Given their safety concerns, safety planning offers a concrete resource for family members to share their living situation, and gain a capacity to detect (e.g. warning signs), respond to, and cope with their relatives’ suicidality . On the organisational level, a culture is needed that supports a focus on connecting and collaborating with family members . Furthermore, the family members’ concerns regarding continuity of care should create a sense of urgency. They underline the need for well-coordinated care pathways that encourage access to care and effective discharge planning . More broadly, our study signals a need to implement social network approaches, such as Open Dialogue, that inspire efforts to connect with and empower a patient’s support system within and beyond inpatient mental health care . Overall, readers of this blog should note that our study only included supportive family members who have close contact with a relative who experiences suicidal ideation . Please note that patients may also have family members who are unsupportive or do not access inpatient mental health services (because of stigma, …) . Moreover, we should keep in mind that different patients might have different opinions on whether they want, and the extent to which they want, their family members to be involved in their care, or not, and to what extent, they would want information sharing .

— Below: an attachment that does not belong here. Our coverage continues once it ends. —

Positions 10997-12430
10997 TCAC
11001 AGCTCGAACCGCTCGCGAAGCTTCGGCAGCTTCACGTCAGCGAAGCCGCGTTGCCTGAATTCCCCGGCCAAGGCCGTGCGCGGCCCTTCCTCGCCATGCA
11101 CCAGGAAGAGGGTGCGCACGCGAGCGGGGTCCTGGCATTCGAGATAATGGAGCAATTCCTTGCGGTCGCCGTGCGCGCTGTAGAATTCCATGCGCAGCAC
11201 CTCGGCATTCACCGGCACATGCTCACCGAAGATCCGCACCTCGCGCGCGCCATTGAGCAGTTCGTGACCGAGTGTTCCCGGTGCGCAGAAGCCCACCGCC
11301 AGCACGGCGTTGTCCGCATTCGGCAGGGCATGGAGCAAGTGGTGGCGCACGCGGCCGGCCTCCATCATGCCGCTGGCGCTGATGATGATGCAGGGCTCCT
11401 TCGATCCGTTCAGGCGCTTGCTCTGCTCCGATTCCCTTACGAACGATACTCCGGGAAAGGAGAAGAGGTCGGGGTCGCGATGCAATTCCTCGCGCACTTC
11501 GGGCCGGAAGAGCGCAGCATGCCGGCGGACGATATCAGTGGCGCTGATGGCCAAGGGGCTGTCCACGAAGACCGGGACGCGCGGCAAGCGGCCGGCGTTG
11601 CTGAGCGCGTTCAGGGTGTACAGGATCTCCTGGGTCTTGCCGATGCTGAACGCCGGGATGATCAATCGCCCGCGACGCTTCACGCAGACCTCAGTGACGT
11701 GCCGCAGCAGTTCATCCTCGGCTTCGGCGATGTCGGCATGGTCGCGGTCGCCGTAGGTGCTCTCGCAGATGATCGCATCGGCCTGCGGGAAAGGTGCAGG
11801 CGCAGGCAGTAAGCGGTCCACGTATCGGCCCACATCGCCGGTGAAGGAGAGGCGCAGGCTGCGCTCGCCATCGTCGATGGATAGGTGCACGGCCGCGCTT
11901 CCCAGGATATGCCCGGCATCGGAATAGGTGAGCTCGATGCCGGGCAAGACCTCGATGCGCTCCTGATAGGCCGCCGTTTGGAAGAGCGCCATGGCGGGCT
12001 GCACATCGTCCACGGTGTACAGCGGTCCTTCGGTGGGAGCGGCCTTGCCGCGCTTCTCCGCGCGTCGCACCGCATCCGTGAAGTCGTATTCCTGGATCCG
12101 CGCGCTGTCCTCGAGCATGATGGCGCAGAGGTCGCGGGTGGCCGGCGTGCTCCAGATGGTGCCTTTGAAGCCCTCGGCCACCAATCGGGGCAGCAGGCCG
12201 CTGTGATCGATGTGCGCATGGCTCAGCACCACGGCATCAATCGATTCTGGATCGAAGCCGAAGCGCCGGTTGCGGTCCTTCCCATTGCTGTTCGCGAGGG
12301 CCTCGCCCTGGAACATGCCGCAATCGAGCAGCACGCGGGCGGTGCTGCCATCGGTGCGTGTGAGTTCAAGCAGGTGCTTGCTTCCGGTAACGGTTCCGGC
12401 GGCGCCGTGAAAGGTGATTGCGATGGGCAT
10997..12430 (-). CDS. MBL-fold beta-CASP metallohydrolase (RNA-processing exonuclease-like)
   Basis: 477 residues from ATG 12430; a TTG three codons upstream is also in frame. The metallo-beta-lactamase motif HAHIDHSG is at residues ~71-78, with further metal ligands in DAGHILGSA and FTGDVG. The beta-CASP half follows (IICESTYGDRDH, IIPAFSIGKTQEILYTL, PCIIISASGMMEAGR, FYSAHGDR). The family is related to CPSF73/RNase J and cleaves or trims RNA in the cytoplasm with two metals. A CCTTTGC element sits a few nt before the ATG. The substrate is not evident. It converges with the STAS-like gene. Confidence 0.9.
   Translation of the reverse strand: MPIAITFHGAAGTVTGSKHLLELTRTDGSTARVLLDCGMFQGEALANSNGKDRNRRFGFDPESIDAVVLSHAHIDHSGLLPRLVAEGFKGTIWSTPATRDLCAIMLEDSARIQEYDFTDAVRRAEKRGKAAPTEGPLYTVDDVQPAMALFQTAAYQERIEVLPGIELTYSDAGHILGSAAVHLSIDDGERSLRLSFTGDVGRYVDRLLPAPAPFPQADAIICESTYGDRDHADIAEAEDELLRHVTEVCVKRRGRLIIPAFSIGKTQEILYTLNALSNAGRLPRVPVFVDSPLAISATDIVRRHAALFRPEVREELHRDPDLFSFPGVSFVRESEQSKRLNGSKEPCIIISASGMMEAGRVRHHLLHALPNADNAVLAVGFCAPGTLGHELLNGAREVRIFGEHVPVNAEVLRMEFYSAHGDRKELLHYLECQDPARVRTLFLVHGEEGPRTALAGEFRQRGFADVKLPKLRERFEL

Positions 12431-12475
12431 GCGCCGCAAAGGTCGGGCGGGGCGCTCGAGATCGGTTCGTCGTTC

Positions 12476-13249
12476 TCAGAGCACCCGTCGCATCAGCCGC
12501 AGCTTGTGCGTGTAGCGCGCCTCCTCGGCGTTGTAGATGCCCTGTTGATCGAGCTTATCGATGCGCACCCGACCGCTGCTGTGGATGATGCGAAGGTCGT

- National Institute for Health and Care Excellence (NICE) (2019). Suicide prevention. Quality statement 4: Involving family, carers or friends. Retrieved from: http://www.nice.org.uk/guidance/qs189/chapter/Quality-statement-4-Involving-fa mily-carers-or-friends
- Stanley, B. & Brown, G.K. (2012). Safety planning intervention: A brief intervention to mitigate suicide risk. Cognitive and Behavioral Practice. https://doi.org/10.1016/j.cbpra.2011.01.001
- Sellin, L., Asp, M., Kumlin, T., Wallsten, T. & Gustin, L. (2017). To be present, share and nurture: a lifeworld phenomenological study of relatives’ participation in the suicidal person’s recovery. International Journal of Qualitative Studies on Health and Well-Being. https://doi.org/10.1080/17482631.2017.1287985.